I met a man via the internet who lives in Sydney Australia. He had fallen in love with a German woman and married her. Shortly after they had a son.  She decided she didn't want to be married anymore and went back to Germany and filed for divorce. The German divorce court awarded him normal visitation -- 1 Saturday afternoon a month.  So this poor bastard gets on a plane every other month and flies Sydney to Frankfurt Germany and spends 4 hours with his son -- she refuses to give him anymore time.
   He spends it at the airport mostly with his son. They talk, play, kiss, and then the man flies home.
-- Bang the drum slowly for this injustice and yet for the spirit this man is showing in keeping in his child's life.

I met another man who is a young physician who has 2 small children. His wife started making threats of divorce and he tried everyway to make her happy. Whatever she complained about he agreed to work on. They went to counseling and she couldn't verbalize what was wrong with the relationship.
  Finally she just filed for divorce. The young man was desperate to stay involved in the lives of his 2 young children and she fought him completely through the divorce trying to minimize his time with his kids.  The court has given him every other weekend, certain holidays and some time in the summer. What did this dedicated father do to deserve such treatment?
-- Bang the drum slowly to honor his spirit in fighting to keep with his kids.

I met a grandfather who knew that his son and daughter-in-law were sort of deadheads and not too good of parents to his grandchildren.  However, he did what he could to be supportive of his grandkids and helped get the parents out of trouble constantly. Finally the daughter-in-law filed for divorce and won custody of the kids.  She now refuses to allow the grandfather to see the kids and in his state grandparents have no rights.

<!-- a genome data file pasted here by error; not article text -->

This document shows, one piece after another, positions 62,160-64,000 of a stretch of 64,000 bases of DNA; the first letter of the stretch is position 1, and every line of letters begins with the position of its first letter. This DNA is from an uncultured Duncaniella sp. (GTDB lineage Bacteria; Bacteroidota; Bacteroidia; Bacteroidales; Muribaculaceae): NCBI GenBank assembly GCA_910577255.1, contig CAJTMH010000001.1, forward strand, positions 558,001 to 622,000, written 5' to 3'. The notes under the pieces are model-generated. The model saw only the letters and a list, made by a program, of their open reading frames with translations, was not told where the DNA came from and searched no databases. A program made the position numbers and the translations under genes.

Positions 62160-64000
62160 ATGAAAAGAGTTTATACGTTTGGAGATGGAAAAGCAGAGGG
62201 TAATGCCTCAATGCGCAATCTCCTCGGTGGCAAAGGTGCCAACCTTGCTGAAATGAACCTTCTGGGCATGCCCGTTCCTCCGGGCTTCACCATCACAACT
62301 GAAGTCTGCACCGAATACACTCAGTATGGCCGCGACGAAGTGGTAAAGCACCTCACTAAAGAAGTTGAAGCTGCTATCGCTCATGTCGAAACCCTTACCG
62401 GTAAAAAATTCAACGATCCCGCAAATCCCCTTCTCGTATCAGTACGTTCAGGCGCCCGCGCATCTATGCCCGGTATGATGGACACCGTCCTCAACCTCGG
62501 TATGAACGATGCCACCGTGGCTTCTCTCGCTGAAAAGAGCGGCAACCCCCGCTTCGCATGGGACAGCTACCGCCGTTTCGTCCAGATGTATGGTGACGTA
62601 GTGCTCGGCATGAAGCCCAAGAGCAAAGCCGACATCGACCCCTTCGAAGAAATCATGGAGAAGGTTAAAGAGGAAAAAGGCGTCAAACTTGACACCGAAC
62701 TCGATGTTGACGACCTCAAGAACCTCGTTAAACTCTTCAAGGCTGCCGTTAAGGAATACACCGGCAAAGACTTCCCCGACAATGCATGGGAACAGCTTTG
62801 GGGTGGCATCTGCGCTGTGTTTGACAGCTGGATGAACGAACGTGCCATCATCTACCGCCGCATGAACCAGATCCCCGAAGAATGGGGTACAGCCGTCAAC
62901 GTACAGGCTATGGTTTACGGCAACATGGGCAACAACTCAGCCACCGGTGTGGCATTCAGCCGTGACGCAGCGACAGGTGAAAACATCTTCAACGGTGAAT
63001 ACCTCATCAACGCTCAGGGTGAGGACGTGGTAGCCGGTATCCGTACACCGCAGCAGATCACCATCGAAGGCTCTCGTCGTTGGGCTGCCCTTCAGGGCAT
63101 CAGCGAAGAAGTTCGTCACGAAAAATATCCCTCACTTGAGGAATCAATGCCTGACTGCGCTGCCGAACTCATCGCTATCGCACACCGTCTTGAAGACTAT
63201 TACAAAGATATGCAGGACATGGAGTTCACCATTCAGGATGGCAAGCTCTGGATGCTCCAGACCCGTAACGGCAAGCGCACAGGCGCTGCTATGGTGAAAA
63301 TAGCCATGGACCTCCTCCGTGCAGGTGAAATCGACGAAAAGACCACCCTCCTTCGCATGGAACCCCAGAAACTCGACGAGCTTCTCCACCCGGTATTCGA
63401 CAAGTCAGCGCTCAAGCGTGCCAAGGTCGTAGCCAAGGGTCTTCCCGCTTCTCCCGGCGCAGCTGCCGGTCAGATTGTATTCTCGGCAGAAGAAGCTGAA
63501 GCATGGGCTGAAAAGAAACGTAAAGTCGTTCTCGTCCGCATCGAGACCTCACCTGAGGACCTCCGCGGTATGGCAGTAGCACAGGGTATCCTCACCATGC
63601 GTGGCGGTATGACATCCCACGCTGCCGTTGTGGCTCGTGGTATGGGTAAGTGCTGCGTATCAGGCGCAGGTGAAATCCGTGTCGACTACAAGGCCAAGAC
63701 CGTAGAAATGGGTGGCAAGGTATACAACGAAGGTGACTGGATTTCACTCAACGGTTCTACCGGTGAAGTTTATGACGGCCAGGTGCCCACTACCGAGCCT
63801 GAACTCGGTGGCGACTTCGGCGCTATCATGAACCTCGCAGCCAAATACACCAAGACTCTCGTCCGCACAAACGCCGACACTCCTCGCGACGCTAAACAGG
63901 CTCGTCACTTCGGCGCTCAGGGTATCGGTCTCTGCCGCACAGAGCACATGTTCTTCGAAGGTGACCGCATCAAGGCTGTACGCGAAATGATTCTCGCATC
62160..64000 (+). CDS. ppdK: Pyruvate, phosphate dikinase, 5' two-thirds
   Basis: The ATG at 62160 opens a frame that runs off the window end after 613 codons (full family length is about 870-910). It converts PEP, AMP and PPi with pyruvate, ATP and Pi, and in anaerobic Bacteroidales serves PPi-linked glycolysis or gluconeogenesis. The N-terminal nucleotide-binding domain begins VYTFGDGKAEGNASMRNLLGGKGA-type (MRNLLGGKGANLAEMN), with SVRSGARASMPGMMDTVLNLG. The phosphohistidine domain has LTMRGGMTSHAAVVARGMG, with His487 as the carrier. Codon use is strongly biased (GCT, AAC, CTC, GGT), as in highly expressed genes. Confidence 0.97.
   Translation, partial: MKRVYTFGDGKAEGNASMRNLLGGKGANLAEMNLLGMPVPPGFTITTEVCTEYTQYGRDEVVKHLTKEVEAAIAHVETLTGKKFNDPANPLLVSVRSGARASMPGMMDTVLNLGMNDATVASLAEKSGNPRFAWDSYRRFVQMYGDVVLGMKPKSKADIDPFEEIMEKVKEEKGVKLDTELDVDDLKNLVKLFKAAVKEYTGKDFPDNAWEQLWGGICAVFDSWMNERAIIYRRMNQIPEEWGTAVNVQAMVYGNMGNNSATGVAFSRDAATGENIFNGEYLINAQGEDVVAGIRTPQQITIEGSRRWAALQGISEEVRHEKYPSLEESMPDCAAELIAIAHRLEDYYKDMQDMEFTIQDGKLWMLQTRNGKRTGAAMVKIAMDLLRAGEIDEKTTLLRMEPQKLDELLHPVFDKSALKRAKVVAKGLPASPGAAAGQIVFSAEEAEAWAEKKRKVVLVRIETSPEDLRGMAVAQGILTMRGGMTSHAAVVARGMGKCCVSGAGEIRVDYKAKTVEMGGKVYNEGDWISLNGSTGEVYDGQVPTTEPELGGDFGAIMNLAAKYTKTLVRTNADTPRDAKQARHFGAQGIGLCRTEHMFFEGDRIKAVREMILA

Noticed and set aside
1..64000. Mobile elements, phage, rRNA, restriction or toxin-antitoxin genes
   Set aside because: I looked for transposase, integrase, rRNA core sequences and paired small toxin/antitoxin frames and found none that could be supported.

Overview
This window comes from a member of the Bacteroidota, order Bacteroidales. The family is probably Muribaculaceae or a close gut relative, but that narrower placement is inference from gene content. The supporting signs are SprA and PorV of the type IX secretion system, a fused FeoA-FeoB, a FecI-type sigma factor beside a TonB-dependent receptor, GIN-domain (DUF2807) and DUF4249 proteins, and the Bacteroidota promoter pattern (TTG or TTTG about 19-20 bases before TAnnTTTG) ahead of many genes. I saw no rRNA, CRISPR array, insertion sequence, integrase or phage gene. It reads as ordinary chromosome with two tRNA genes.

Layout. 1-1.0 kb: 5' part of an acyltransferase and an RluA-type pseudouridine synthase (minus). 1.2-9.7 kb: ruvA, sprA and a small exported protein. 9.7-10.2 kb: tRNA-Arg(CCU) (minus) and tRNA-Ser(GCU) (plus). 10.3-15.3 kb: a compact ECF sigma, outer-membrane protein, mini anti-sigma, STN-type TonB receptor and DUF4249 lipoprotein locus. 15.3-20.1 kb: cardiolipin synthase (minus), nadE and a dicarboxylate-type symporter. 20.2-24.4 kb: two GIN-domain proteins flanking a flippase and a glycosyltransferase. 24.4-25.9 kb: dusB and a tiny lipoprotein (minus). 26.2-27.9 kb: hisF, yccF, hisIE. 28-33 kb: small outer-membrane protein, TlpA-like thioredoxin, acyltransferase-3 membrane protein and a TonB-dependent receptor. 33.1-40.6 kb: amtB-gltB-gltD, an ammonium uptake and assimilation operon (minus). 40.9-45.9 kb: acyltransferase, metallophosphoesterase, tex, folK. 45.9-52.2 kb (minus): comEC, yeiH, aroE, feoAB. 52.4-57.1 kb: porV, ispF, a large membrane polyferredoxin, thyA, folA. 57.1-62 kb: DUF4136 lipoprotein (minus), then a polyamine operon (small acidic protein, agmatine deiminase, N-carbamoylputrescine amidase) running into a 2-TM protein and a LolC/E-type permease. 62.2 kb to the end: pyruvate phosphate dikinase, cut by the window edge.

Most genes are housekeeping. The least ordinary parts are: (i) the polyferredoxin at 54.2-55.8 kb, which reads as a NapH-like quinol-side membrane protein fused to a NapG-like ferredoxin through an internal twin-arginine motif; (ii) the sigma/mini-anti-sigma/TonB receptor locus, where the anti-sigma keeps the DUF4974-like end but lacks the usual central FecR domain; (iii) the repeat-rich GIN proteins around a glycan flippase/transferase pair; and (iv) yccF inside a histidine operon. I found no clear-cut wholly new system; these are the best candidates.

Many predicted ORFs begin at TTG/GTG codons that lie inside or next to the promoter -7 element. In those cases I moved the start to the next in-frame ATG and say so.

He misses his grandchildren a lot.
-- Bang the drum slowly to honor this honorable man who at an age he should be fishing and enjoying himself is instead fighting to keep in the life of his grandchildren.

Another man I met had 3 small children and a divorce.  His ex-wife moved 550 miles away from him--in her state there is no law to prevent this. So every other weekend this guy drives 12 hours, sleeping for an hour or so in his car on the way, and picks up his kids. He takes them to the zoo, to church, to art museums, McDonalds, and then drives home 12 hours on Sunday afternoon, arriving home with 1 or 2 hours of sleep and goes back to work. He has to have a chaotic life but he does it knowing that his children need it.
-- Bang the drum slowly and honor this guy who didn't allow a disaster in his kids lives.

A young man came home from the Gulf War with the announcement from his wife that she had decided she was gay and wanted a divorce. Their small child would live with her and her new lover and he would get to see the child every other weekend. There was only one problem -- she had decided to move 3000 miles away.  There was little money to pay for travel so he must now see his child only in the summer and fly out to California, pick up the child, and fly back to his home in Florida and then do the same at the end of the 4 week visitation.  His child support payment takes most of his money so he lives on little money so that he can afford to see his child in the summer. His car is falling apart and he has no health insurance.  But he doesn't grumble and does what is needed.